You desire the benefits of collagen protein powder and add a scoop to your morning coffee or tea, and it does break your fast! What are the implications?
This is a great question and allows me to highlight another huge benefit of skipping breakfast. By adding collagen to your morning coffee/tea, you push off hunger for a few more hours because as Dr. Naiman stated in the video above, humans eat until we are satiated by protein, which includes collagen protein.
So, if coffee and collagen replace breakfast, you effectively just eliminated 500-1,000 calories that more than likely were being supplied by carbohydrates. Do this for 3 weeks and watch what will happen – you will more than likely lose weight!
Now that we have learned about the history of humans, the history of breakfast, autophagy, fasting, and what the heck our bodies do to keep us from dying when we don’t eat — let’s go back to our original question.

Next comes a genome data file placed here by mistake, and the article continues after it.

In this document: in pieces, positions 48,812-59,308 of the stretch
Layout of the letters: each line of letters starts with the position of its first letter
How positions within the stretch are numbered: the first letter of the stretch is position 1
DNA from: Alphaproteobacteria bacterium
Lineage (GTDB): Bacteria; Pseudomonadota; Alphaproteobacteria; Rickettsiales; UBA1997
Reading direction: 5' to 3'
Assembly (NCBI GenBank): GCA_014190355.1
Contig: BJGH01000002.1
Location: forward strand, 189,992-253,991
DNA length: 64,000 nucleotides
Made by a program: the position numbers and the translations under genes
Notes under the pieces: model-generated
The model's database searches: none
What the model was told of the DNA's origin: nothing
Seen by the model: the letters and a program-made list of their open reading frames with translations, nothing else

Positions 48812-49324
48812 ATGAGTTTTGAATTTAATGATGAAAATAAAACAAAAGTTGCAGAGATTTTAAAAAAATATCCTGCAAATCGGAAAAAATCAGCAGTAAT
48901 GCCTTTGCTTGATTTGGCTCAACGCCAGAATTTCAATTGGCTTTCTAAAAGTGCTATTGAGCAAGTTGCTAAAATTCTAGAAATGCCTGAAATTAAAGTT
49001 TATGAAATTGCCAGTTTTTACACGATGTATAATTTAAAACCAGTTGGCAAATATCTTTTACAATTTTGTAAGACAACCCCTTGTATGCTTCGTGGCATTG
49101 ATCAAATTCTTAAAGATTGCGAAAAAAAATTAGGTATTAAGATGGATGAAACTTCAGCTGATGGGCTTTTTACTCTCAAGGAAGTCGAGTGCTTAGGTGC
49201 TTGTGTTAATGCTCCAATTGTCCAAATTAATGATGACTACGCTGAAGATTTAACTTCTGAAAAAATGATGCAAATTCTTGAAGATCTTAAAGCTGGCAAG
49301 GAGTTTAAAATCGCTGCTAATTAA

Does a scoop of collagen in your morning coffee break a fast?
Let me answer that question with another question.
Does it really matter?
We don’t really know if consuming collagen protein disrupts autophagy. And who cares if it breaks your fast as long as it doesn’t spike your blood glucose levels, which can be checked anytime with the help of a glucose monitor (see our recommendations below). Because after all, if a few scoops of collagen keep you from grabbing sugary donuts, cereal, or bagels — that’s a big victory.
Recommended Glucose Level Monitors
As we mentioned above, if you want a definitive answer on whether collagen breaks your fast, strap on a glucose level monitor, sip away, and find out.
Here are some devices you can use to monitor your blood sugar to confirm if collagen in your coffee pulls you out of a fasted state. Most, if not all, push data to your smartphone for easy readings and tracking: